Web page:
7 Things I Hate Hearing as An Expat
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I’ve been living in a foreign country for almost seven years now. And, while most people have been friendly and supportive of me as I learned the language and got used to my expat life, I’ve had my share of unexpected comments and remarks.
The words that hurt come from both sides: my old friends and family back home and the new folks I’m building relationships with within the new country. Most of the time, there’s no bad intent behind these comments, but they still hurt, and I’ll explain to you why. But first, let’s see what makes me feel like I don’t belong anywhere anymore.
“Why are you complaining?”
When you’re an expat (or an immigrant, how they like to call me here), there’s an unwritten rule that says you can’t complain about your new country. You shouldn’t mention a thing, whether it’s about politics, the weather, or the quality of public services. The answer is always the same: Why are you complaining? If you talk to your new acquaintances, they often ask why you changed countries if you don’t like what’s happening. If you try to share your concerns or talk about your awful day with your old friends, they’ll remind you that “at least you have the privilege of living abroad.”
“I can’t believe you still haven’t visited that place.”
It seems an innocent remark, but overall, it hides a sad truth. While you’re trying to build a new life and make a living, everyone around you will behave and treat you as if you were constantly on vacation. Reality check: It’s as expensive for me to visit famous cities and sleep in fancy hotels just as it is for you.
“I know that people like you do this.”
There’s nothing that bothers me more than the plural “you” that incorporates millions of people. I’m a unique person, with feelings and skills that have nothing to do with where I come from or how other people from my country of birth act. It happens to me in the doctor’s office, public places, and even with mothers at the playground. It’s a constant reminder you’re an outsider, and it hurts.
“Do you miss your family?” or worse, “Do you miss us?”
I know you try to show empathy, but this isn’t the best way to talk to folks who live abroad. This question is toxic because it can make people feel compelled to hide the truth to meet expectations. I don’t miss my country or my family all the time, but you asking me about it implies I should. It makes me feel guilty for whatever feelings I have and triggers powerful emotions.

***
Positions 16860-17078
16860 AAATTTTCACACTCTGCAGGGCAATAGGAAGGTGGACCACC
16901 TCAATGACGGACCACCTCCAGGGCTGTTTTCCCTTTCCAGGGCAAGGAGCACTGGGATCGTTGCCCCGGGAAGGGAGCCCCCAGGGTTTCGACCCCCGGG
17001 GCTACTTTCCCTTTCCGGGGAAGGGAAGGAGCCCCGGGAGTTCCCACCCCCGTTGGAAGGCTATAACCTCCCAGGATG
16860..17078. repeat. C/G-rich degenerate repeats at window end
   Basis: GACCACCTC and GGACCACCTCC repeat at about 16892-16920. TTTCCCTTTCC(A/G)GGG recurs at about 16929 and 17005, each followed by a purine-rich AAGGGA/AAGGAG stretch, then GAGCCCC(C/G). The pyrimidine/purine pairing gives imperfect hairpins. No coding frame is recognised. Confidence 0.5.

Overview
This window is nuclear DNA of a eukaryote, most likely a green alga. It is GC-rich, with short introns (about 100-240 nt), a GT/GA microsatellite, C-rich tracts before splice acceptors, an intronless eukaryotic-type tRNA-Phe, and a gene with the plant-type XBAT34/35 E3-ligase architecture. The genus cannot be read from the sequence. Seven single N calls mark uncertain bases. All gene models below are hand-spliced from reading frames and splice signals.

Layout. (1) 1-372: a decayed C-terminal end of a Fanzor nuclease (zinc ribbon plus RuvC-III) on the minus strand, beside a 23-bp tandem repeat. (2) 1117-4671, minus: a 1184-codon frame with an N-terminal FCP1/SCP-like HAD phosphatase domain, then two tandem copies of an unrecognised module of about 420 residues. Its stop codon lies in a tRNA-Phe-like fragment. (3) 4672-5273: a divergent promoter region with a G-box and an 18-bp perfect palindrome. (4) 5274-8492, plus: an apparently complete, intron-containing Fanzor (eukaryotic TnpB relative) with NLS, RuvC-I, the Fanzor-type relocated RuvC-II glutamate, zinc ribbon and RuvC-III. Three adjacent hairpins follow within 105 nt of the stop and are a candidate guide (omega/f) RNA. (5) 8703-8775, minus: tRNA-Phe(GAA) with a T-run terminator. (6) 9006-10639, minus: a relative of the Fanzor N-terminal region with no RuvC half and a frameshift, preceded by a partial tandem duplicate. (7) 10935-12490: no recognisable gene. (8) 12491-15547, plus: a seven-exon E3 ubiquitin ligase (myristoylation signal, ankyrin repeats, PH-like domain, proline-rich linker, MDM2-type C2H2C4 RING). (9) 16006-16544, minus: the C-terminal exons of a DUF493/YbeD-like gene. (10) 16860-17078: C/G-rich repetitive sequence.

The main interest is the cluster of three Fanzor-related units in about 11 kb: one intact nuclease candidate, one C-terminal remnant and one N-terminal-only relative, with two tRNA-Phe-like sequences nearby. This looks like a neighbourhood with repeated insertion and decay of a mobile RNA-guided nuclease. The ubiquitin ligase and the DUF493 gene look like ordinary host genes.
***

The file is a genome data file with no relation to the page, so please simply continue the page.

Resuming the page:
“Which country do you like most?”
The competition is in your mind only, whether you want to know where I want to live when I get old or where the food tastes better. Most expats never think about things that way. We enjoy life without constantly comparing the two countries, so don’t force us to give weird answers to satisfy your curiosity.
“When do you go home?”
When you ask this question, you assume my country of origin is my “home.” For many of us, home is where we live now, regardless of whether we plan to go back to our native countries sometime in the future. If you move from your parents’ house, the apartment you rent or buy is your home. It’s the same when you change countries.
“I know someone from your country called X. Do you know him/her?”
This is a little hilarious. I can understand where the question comes from, but I still can’t get used to it. Millions of people born in my country live abroad. How can you expect we all know each other? And please, don’t feel offended every time I highlight the numbers.
They might seem like little things, but expats deal with different emotions due to the massive changes in their lives. They have to learn a new language, overcome cultural shock, and deal with loneliness.
Why do we take these comments and questions a little too personally? Gabriela Encina, a psychologist specializing in counseling for international women, explains why expats often deal with anxiety. “When you live abroad, you feel more vulnerable and are more likely to feel hurt and triggered. Loneliness and guilt make you feel scared, and you deal with the fear of losing what you have in your new country. Also, you may not have a strong support network in your new life and don’t feel like sharing your problems with your family, as you don’t want to worry them,” Encina says.
Your words can hurt even when your intentions are good. If you want to help your friends who live abroad, stop focusing on this particular aspect of their lives because it’s not what defines them.